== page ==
When completed, this interactive, multimedia timeline will be the backbone of the Web site - providing a broad-sweeping view of heroism's evolution throughout the course of our country's history. Highlighting key events, issues and mainstream and non-mainstream heroes, the record will be comprised of still images, biographies, Real Audio (when available), periodical excerpts, archival documents, historical summaries and scholar commentaries.
Students at University of California Berkeley, Graduate School of Journalism researched, wrote and produced part of this timeline. With a focus on the twentieth century, students worked in pairs to create decade sites that reflect their unique design and editorial decisions. The current version of The Hero Chronicles includes an introduction and selected pages from the student timelines.
Choosing America's Heroes
When ten students at UC-Berkeley's Graduate School of Journalism sat down to explore the American notion of the hero and then select individuals whom they deemed to deserve this title, they thought that it would be a simple task. For America is a land of heroes-Davvy Crocket, Martin Luther King Jr., John F. Kennedy, Muhammad Ali, Gloria Steinem and many others.
| ||Yet, the very first problem emerged when the students were asked to define what a hero is. Webster's New World Pocket Dictionary defines a hero as a strong, brave person. Students thought that a hero should represent courage, strength, humility, and advancing the greater good.|
But others in the class were quick to point out that while many people exemplify these qualities, not everyone can be placed on the canon of heroes.And others pointed out that people such as Hitler, who was a villain to most of the world, is a hero to some. To that end, some students thought that any person who is held in high regard by a people could be a hero. That discussion clearly indicated that the notion of a hero spans across many different views--the definition session ended with no clear answers-instead, students ventured off into the abyss of history to find answers, seek questions, and collect thoughts.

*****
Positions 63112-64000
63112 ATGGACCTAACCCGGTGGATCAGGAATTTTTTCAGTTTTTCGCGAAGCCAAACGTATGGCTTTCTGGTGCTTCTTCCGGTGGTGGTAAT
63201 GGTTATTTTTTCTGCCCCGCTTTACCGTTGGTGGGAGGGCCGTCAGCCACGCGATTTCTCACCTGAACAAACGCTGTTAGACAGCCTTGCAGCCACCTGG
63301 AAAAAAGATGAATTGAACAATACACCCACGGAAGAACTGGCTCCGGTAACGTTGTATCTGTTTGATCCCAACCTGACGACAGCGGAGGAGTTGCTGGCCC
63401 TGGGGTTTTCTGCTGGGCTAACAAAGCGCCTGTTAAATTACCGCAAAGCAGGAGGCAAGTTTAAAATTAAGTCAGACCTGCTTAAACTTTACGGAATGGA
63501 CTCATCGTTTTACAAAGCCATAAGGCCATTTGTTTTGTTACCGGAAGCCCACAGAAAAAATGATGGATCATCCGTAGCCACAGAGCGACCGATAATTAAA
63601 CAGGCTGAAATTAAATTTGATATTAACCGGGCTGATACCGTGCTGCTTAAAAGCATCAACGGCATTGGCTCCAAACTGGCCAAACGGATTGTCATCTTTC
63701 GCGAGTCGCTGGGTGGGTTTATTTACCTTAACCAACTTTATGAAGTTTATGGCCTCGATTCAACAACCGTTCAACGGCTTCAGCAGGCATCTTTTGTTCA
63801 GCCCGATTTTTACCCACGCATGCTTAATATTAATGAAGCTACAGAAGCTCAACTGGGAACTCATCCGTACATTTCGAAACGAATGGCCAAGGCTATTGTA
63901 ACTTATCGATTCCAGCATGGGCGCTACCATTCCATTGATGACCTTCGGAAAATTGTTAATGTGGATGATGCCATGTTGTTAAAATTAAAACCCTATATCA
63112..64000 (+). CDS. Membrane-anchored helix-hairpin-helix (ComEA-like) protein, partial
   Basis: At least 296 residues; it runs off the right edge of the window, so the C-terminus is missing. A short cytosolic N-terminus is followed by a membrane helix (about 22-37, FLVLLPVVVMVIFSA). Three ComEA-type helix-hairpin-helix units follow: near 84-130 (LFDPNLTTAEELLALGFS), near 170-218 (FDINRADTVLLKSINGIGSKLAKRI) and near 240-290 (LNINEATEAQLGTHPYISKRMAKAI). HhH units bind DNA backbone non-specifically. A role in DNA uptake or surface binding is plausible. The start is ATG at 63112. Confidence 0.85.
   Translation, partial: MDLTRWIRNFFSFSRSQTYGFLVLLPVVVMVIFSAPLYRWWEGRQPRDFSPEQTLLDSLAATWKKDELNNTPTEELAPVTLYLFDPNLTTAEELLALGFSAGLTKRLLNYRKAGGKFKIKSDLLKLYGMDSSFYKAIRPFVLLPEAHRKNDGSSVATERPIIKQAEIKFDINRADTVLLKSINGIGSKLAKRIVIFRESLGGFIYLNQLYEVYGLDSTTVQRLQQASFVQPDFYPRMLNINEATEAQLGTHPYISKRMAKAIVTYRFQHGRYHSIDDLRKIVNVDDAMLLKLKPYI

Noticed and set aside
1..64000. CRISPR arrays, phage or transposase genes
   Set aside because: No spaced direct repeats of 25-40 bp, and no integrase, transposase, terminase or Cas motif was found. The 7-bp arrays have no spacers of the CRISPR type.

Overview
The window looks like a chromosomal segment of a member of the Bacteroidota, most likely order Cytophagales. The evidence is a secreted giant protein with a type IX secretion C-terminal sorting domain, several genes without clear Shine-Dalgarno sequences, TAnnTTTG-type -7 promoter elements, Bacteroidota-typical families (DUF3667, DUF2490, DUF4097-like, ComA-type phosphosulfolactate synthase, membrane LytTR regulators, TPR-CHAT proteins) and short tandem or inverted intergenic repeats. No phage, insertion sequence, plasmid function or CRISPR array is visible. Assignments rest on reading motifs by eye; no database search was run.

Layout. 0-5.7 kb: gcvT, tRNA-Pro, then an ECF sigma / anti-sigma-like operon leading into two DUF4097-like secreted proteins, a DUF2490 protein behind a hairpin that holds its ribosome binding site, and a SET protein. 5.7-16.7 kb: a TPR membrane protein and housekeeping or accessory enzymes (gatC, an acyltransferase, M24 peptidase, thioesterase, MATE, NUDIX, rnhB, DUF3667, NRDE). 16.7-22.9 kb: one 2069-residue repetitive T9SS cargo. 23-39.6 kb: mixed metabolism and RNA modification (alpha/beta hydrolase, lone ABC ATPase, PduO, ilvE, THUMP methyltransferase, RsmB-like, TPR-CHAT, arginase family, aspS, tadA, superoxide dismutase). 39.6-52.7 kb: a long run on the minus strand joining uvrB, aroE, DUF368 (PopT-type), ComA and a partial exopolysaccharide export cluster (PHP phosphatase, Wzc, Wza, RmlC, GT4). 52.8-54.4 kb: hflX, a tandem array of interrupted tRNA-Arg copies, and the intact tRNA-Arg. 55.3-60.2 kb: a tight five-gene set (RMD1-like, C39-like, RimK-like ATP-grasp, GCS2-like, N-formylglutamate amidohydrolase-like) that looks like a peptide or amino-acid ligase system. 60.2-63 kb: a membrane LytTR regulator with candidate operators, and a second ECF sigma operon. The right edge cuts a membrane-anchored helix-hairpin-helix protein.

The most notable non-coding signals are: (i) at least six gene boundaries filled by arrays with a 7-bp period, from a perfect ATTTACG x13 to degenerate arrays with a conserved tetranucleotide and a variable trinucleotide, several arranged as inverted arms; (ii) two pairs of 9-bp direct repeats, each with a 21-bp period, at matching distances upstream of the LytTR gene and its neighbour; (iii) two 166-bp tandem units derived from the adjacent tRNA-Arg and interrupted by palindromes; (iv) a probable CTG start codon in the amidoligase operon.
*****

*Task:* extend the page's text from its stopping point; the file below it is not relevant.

When I dug deeper and found people such Barbara Jordan, an African American, disabled Congresswoman from Texas, poet and writer Maya Angelou and environmentalist Edgar Wayburn, I was ashamed at putting people like Donna Summa next to them. The distinction between a hero and a celebrity (a distinction which is difficult for a many gen-X's like myself to make), I realized, is that a hero is someone who stretches him / herself for other people, whereas celebrities are in search of attaining fame and money. My definition of a hero came to include going above and beyond normal expectations of goodness, bravery, courage and nobility-a person who makes other individuals want to be better, kinder human beings.
Another important realization that many of us had while researching this project is that societal values change over time, and so does the notion of a hero. Many people who may have been heroes during their time may not be looked upon as heroes today. Davy Crocket, for example, chased away the Indians, raped the land and killed animals. He might not be considered a hero today, but he was during another time in history. Some of the people that we chose as part of our roster are controversial. Malcolm X, for example, is questionable to some people as a hero. And yet to others, he represents everything that is heroic.
This web site looks at the lives of many different people. Most would still be considered heroes. Some, however, can be questioned. The purpose of the site is to start a dialogue among people, get people to think about their heroes. By its very nature it is an interactive project and requires as many comments as possible. This part is only the beginning-we hope that you will share your thoughts with us and help continue what we have started.
Copyright 1999, The Heroism Project